Nature Lab

By Dianne Van Dien | July 1, 2024
From Missouri Conservationist: July 2024

Karst Fen Surveys

Researchers evaluate features of karst fens, create ecological site description

By Dianne Van Dien

Mucky soil, sedges, mosses, and forbs — these are things you will see if you come across a fen. But what exactly is a fen?

“Fens are unique wetlands because their soils are consistently saturated,” says MDC Wetlands Systems Manager Frank Nelson.

In the Ozarks, fens are part of the same geology — known as karst — that creates caves, sinkholes, and springs. These features occur in areas where groundwater dissolves parts of the calcium-rich bedrock. With fens, the groundwater seeps out slowly above certain layers of bedrock and keeps the soil soggy. Too wet for trees, fens are small areas where specific types of non-woody plants grow.

MDC, the U.S. Forest Service, and the nonprofit NatureCITE have partnered to evaluate 30 fen sites in the Ozarks to create an ecological site description (ESD) for this unique habitat. ESDs help land managers and private landowners better understand and care for their land, but fens had no ESD. In 2020, researchers began surveying the soil and plants at these sites to gather reference criteria.

The lack of oxygen in fens’ cool, wet soils slows decomposition, resulting in the buildup of organic plant matter over time. “With this project,” says Kyle Steele, forest ecologist at Mark Twain National Forest, “karst fen soils will become the first organic soils to be formally described in Missouri.”

Fens also have “a distinct assemblage of plants,” Steele says. “These plants have the unique ability to handle soggy soils with a high amount of calcium.”

Some of these plants typically grow in cool, wet climates farther north. Due to the unique plants and wet conditions, Nelson says, fens support a diversity of smaller animals, including dragonflies, pollinators, crayfish, and snails.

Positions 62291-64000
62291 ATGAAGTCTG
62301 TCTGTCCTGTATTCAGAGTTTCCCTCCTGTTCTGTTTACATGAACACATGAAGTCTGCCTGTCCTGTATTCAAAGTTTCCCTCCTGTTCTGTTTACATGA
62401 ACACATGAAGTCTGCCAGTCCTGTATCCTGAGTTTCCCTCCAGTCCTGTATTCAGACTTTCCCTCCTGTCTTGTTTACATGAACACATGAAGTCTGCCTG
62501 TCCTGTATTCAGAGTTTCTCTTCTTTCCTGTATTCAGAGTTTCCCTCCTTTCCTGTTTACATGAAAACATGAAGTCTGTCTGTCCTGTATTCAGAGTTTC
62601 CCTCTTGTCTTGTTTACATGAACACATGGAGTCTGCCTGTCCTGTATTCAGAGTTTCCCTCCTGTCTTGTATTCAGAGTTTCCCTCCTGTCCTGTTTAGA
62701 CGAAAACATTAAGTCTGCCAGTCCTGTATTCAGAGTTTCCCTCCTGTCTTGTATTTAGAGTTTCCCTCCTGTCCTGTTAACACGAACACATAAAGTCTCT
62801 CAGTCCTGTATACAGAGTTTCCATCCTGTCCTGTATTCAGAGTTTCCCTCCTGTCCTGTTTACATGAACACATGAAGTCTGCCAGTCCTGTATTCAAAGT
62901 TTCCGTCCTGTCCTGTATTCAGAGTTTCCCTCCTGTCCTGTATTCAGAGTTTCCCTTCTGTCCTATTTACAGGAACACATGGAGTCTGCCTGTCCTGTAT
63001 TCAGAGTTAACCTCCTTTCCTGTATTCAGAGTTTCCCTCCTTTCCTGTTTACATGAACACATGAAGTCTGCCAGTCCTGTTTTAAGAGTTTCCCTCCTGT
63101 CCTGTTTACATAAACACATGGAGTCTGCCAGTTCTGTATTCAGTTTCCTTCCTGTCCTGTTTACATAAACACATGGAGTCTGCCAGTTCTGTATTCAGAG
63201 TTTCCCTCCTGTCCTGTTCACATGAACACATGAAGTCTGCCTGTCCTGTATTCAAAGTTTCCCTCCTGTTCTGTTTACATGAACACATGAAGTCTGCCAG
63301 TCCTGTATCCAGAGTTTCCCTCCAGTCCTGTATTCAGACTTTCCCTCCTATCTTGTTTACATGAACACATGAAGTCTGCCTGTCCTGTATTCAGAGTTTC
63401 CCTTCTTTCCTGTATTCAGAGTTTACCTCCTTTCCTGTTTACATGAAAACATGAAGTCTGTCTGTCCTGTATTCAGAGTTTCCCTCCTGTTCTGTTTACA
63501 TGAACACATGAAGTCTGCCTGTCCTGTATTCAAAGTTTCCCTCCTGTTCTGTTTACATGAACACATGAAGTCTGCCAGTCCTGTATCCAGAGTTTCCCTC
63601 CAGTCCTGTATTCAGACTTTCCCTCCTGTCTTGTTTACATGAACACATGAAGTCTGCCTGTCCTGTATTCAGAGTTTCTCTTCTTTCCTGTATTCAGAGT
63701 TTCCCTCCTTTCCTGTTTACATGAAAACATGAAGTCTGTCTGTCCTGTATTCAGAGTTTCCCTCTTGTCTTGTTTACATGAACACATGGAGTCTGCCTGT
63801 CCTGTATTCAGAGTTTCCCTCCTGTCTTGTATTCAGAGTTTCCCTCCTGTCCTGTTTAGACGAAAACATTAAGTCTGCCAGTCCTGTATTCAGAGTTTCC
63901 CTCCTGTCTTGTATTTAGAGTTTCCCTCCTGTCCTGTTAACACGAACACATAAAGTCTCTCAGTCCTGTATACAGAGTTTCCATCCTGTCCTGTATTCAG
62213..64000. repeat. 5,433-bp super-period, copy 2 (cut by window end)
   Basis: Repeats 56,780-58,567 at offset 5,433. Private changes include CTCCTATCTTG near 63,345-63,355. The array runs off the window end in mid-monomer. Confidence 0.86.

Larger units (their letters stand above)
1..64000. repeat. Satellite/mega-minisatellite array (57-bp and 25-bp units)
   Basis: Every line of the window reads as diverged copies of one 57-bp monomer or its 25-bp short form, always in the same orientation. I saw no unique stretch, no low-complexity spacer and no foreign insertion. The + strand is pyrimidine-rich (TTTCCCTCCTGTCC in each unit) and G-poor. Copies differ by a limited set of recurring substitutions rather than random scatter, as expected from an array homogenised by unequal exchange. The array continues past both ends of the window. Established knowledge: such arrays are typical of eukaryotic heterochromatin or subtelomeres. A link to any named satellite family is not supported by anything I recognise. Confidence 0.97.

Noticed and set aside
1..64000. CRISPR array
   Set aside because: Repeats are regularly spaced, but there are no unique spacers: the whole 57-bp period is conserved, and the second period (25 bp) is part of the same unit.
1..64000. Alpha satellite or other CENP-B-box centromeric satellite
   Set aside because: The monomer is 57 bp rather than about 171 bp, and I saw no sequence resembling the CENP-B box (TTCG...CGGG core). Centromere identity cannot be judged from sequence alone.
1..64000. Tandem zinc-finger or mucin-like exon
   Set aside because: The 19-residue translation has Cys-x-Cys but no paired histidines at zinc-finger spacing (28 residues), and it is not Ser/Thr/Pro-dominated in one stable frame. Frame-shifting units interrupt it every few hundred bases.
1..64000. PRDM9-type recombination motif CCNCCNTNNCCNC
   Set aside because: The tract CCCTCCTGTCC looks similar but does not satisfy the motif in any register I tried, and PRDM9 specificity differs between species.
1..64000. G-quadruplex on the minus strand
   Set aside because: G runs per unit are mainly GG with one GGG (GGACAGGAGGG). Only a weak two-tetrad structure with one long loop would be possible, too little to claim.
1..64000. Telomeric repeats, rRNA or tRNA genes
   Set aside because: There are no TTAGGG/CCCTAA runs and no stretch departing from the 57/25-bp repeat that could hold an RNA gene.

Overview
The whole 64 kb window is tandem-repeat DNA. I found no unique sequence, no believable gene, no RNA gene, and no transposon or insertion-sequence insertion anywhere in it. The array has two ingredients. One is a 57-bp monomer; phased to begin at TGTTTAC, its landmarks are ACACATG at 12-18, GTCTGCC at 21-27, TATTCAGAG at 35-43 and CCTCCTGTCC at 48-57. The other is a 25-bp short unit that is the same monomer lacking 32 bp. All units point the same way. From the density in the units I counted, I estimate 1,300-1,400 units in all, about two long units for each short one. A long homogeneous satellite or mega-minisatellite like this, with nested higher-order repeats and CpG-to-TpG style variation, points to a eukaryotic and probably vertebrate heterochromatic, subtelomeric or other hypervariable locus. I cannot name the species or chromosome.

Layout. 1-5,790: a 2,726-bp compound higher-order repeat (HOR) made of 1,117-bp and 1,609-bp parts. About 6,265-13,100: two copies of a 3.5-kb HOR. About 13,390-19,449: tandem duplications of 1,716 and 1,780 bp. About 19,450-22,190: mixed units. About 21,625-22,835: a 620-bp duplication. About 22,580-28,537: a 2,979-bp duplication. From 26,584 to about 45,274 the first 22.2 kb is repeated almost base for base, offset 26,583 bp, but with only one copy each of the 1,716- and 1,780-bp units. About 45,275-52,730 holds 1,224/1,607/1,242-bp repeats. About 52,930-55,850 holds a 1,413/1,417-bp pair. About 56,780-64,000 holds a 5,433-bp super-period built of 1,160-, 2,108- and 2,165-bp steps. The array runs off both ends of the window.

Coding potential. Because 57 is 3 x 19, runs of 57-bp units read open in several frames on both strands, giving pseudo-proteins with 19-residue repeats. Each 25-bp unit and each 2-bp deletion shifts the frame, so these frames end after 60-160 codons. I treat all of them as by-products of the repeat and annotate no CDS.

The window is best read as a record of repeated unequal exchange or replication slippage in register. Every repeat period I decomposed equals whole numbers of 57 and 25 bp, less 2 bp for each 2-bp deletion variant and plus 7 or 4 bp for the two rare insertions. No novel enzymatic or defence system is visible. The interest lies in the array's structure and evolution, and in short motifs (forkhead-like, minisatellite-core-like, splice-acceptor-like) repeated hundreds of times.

“A lot of fens are small in size,” says Steele, “but they’re so unique and contribute to the broader biological diversity of the region.”

At a Glance

No two fens are exactly alike, but they share common traits. Fens in the Ozarks:

  • Have organic soil properties, which are very rare in Missouri
  • Contain unique plant groupings that use wet, high-calcium soils
  • Support unique insect species
  • Tend to be small (0.1 to 30 acres)
  • Have consistent water table at or near the soil surface

In some fens, sedges are the main vegetation, while others look prairielike with a variety of flowering plants, mosses, and sedges, in addition to some grasses.

This Issue's Staff

Magazine Manager - Stephanie Thurber
Editor - Angie Daly Morfeld
Associate Editor - Larry Archer
Photography Editor - Cliff White
Staff Writer - Kristie Hilgedick
Staff Writer - Joe Jerek
Staff Writer – Dianne Van Dien
Designer – Amanda DeGraffenreid
Designer – Marci Porter
Photographer - Noppadol Paothong
Photographer - David Stonner
Circulation – Marcia Hale